Gassled Owners See Legal Action Against Norway After Pipe Snub

Norway, western Europe’s largest gas exporter, may face legal action from owners of the Gassled pipeline network after the government decided against reversing a decision by the previous administration to cut tariffs.

“We will try this case because we believe the government’s decision lacks a legal foundation,” Trygve Pedersen, chief executive officer of Gassled investor Solveig Gas Norway AS, said by mobile phone today. “That now seems to be the only alternative.”

Norway’s Conservative and Progress parties, which formed a new government in October, said during the election campaign they would review the Labor-led coalition’s cuts to gas pipeline tariffs as investors threatened a legal fight over almost $7 billion in lost income. The government won’t overturn its predecessor’s decision, Oil and Petroleum Minister Tord Lien said in a statement today.

“Good resource management means that profits should be generated at the fields and not the infrastructure,” Lien said in the statement. “Lower tariffs will stimulate exploration, development and production of oil and gas, strengthen competitiveness of Norwegian gas and ensure that the best transport solutions for gas are chosen.”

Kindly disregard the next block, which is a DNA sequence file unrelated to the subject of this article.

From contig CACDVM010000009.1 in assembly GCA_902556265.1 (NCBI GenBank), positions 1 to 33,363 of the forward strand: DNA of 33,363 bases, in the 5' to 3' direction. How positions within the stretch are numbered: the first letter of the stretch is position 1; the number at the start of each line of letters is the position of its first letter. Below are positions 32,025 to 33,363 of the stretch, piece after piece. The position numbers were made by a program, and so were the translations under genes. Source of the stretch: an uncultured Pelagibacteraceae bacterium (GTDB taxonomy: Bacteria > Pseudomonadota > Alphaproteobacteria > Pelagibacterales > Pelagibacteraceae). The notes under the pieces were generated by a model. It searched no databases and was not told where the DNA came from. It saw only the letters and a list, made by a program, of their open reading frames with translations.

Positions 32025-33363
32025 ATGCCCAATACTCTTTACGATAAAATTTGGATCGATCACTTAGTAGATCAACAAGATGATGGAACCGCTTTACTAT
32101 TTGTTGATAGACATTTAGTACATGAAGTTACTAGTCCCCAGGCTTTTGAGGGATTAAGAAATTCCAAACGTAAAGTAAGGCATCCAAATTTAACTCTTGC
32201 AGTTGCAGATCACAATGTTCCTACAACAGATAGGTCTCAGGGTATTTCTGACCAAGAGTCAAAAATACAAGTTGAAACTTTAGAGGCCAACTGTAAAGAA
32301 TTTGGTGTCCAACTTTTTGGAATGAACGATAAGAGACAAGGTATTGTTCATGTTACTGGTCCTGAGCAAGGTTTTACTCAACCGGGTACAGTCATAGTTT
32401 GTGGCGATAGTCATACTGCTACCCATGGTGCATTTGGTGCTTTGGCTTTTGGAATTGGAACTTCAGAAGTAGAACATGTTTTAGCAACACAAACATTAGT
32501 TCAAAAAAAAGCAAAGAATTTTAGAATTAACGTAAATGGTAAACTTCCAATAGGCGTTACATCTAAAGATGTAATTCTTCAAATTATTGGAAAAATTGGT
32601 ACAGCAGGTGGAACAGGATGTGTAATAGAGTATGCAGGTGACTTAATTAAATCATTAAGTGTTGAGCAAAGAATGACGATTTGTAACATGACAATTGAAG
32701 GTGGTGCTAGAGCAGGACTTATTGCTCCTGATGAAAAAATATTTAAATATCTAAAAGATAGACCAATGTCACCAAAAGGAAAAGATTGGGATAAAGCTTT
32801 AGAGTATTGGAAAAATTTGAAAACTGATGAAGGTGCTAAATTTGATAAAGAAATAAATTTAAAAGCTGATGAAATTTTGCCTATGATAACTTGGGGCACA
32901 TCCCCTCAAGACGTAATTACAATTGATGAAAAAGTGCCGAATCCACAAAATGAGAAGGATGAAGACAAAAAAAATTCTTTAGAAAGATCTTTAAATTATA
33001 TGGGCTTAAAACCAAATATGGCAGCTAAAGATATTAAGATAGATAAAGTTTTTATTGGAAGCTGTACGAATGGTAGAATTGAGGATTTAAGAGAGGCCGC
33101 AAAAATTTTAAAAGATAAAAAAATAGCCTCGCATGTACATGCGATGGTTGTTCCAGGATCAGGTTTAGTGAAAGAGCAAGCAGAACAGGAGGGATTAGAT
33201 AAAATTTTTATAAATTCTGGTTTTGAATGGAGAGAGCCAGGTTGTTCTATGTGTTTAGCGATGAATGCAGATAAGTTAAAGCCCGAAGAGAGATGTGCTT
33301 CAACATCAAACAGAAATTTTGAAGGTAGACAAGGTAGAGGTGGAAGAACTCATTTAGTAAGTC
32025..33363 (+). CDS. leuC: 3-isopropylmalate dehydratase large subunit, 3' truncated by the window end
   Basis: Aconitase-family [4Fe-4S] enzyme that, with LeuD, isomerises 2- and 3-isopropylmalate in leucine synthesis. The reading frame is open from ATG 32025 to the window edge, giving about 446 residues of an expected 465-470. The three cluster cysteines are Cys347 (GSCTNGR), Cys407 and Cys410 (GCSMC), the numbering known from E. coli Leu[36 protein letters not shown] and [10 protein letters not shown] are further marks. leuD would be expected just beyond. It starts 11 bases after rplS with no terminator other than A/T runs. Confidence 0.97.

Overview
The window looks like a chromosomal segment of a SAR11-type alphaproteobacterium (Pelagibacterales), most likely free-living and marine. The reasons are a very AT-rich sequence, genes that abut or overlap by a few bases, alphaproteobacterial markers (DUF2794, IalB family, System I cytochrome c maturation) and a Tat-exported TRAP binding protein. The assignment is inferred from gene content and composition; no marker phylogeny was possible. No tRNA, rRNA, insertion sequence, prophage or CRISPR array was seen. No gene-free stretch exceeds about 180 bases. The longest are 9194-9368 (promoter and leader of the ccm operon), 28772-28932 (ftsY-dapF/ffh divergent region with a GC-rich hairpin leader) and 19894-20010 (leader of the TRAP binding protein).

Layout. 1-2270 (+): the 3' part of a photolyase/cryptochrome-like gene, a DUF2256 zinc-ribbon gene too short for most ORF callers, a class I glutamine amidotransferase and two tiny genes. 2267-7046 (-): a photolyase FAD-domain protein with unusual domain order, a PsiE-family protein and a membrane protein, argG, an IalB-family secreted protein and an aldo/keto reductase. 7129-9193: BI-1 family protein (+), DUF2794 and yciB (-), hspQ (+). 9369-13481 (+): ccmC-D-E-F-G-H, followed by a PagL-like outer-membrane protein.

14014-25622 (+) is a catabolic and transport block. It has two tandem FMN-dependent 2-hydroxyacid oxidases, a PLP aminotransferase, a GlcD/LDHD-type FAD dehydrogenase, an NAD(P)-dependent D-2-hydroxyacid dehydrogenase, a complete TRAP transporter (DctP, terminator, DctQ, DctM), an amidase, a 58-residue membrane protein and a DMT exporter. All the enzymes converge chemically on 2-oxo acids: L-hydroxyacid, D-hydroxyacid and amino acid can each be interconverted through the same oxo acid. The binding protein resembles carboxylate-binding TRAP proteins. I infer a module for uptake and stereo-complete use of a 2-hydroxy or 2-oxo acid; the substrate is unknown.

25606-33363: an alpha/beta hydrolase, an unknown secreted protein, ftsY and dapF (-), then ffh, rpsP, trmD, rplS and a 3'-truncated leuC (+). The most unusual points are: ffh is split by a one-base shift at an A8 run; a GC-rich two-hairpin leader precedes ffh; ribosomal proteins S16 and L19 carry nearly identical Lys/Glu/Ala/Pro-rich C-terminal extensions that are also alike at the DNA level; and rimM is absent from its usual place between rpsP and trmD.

Norway’s previous government, led by Jens Stoltenberg, pushed through cuts as deep as 90 percent to the tariffs that operators of the nation’s gas pipelines can charge to ship the fuel. The changes, announced in June, will see the tariffs for new gas transport agreements reduced from October 2016.

Wealth Fund

Gassled’s owners, which include Canadian pension funds, a UBS AG infrastructure fund and a unit of Abu Dhabi’s sovereign wealth fund, have said they will take legal action to prevent the loss of income. The investors spent 32 billion kroner ($5.2 billion) buying about 45 percent of the gas pipeline network from companies including state-controlled Statoil ASA. (STL)

Solveig Gas owns 24.8 percent of Gassled, Njord Gas Infrastructure AS holds 8 percent, Silex Gas Norway AS 6.1 percent and Infragas Norge AS 5 percent.

“We still have a very good legal basis to possibly try this case,” said Dan Jarle Floelo, CEO at Njord Gas Infrastructure AS.

Legal action needs to be approved by the boards of both Njord and Solveig, Floelo and Pedersen said.

To contact the reporters on this story: Stephen Treloar in Oslo at streloar1@bloomberg.net; Mikael Holter in Oslo at mholter2@bloomberg.net

To contact the editor responsible for this story: Christian Wienberg at cwienberg@bloomberg.net

Bloomberg reserves the right to remove comments but is under no obligation to do so, or to explain individual moderation decisions.

Please enable JavaScript to view the comments powered by Disqus.